Why Royal Women Were Told to Drink Alcohol Immediately Following Childbirth

Members of the royal family usually abide by long-standing traditions and protocol but much has changed over the years when it comes to royal women giving birth to future heirs. In the past, royal births only took place at home, without modern medicine, and women drinking alcohol afterward for a specific reason.

Royal babies were always born at home until this royal changed that

Queen Elizabeth II, Prince Philip, and their children Prince Charles and Princess Anne
Queen Elizabeth II, Prince Philip, and their children Prince Charles and Princess Anne | AFP via Getty Images

For centuries royal women always had their babies at home. Queen Elizabeth II was born at 17 Bruton Street in Mayfair in the house of her maternal grandparents. And all of the queen and Prince Philip’s children were born in a palace.

Prince Charles was born in Buckingham Palace as were both of his brothers, Prince Andrew and Prince Edward, but Princess Anne was not.

The Princess Royal was born at Clarence House, which is another one of the family’s royal residences located in London. According to Town & Country, the reason she was born there is because at the time Buckingham Palace was undergoing renovations to repair the damage it sustained during World War II.

However, this rule changed when Princess Diana opted to have Prince William in St. Mary’s instead of at home, making him the first British heir to the throne ever born in a hospital.

Prince Charles and Princess Diana at St. Mary's Hospital with Prince William
Prince Charles and Princess Diana at St. Mary’s Hospital holding newborn Prince William | © Hulton-Deutsch Collection/CORBIS/Corbis via Getty Images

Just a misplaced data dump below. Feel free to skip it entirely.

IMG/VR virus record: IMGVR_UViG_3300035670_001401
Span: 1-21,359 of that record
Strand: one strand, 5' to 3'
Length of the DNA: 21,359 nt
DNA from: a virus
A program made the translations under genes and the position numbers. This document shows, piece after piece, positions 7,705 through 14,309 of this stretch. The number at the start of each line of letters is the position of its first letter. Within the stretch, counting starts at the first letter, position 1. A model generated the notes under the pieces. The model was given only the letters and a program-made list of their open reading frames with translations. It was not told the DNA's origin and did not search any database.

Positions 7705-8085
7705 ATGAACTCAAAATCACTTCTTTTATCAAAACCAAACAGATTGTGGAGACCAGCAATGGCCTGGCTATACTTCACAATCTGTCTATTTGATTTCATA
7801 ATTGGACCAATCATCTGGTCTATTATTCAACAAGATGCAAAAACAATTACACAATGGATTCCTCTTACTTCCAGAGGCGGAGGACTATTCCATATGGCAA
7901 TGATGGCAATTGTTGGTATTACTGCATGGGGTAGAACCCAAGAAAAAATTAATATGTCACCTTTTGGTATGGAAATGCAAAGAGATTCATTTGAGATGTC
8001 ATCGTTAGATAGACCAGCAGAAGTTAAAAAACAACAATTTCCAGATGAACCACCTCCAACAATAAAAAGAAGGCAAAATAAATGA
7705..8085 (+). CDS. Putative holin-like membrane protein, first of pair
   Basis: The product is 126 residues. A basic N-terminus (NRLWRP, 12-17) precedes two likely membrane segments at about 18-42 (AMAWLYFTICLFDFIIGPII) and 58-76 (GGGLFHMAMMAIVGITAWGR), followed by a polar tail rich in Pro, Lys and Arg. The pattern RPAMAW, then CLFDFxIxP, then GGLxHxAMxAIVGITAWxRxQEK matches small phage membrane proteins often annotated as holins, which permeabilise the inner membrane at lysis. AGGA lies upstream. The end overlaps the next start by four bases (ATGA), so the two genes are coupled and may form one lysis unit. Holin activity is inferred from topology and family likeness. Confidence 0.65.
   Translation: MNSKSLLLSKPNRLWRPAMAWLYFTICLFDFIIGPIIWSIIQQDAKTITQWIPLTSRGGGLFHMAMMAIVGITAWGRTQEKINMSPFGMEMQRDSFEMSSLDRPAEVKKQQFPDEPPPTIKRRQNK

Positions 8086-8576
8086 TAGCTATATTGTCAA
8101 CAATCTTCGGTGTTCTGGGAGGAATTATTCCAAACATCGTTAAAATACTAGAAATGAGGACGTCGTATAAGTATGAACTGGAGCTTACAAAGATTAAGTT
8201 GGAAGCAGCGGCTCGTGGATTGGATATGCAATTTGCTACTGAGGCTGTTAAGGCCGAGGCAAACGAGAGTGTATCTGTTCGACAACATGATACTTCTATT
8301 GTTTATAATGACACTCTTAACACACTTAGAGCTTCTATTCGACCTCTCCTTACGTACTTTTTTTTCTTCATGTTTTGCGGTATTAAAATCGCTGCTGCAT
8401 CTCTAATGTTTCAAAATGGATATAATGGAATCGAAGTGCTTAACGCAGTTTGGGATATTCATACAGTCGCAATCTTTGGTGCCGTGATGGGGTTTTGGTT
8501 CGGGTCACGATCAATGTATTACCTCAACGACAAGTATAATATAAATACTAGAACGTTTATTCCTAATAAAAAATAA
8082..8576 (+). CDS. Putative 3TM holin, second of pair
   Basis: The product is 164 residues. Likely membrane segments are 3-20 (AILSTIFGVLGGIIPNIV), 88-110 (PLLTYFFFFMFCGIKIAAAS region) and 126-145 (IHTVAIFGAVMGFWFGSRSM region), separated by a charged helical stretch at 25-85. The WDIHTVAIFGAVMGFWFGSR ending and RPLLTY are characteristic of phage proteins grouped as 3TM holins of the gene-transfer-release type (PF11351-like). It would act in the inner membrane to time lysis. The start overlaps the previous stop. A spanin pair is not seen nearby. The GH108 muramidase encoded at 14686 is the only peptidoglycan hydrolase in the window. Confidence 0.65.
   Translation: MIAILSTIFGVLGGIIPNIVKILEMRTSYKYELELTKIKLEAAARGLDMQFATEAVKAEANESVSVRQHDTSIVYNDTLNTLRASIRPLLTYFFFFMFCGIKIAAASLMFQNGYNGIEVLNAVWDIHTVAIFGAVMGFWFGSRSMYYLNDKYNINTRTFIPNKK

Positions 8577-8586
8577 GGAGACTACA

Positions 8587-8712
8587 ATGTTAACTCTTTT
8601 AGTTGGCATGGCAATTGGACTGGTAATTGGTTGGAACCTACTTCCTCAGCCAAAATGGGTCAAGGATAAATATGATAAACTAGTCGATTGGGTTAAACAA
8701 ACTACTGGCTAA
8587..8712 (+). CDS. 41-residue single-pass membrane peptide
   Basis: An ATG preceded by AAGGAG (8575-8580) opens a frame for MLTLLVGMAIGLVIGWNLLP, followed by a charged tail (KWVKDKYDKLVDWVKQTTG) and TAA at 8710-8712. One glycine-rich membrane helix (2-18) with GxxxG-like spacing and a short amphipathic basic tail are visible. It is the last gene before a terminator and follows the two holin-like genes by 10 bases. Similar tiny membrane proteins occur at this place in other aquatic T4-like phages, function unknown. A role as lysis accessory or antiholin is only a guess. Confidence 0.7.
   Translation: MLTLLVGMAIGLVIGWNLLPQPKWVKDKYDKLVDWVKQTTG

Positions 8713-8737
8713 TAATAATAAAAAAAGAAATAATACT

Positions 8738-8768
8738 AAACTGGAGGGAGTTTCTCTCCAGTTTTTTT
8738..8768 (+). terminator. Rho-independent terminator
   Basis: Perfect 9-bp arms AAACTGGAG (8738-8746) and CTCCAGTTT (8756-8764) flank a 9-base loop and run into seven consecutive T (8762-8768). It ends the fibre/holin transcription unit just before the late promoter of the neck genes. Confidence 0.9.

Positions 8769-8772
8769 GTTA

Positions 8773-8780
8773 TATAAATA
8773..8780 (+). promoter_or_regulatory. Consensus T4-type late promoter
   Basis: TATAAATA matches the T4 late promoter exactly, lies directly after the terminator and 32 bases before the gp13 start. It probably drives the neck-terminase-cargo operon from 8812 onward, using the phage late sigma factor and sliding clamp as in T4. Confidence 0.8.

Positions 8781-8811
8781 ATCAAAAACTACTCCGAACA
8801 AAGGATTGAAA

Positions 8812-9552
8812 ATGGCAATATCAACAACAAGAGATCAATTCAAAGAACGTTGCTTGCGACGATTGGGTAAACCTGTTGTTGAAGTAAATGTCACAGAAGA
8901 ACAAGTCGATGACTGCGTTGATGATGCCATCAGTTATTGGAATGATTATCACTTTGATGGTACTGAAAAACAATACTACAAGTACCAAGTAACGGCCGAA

Why new mothers were told to drink wine following the birth

According to The Loop, the royals ladies did not have painkillers during the at-home births until 1853 when Queen Victoria requested her doctor give her chloroform while she was in labor with her eighth child.

Prior to that, during the Regency period, royal women in England were advised to drink alcohol to help survive childbirth. They opted to drink a concoction called a “caudle.” Author Diane Morris noted that a caudle was a ”warm drink made by mixing a thin gruel of oatmeal with wine or ale, spices, and sugar.”

The advice to do so was given by a physician named Dr. Edmund Chapman who wrote: “The woman is to drink freely of white-wine caudle and chicken broth; the latter of which is more necessary after a great loss of blood. If she continues to have an immoderate discharge, her caudle is to be made with red wine, instead of a white.”

Queen Elizabeth II drinking champagne
Queen Elizabeth II drinking champagne | Tim Graham Photo Library via Getty Images

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Who is the first to know when a royal baby is born

If you’re wondering who is the first person notified after a royal gives birth, that would be the monarch.

Today, Queen Elizabeth II must be alerted before siblings, friends, and even the child’s grandparents. After the birth of each of his children, Prince William, for example, reportedly contacted the queen right away via an encrypted phone to share the news.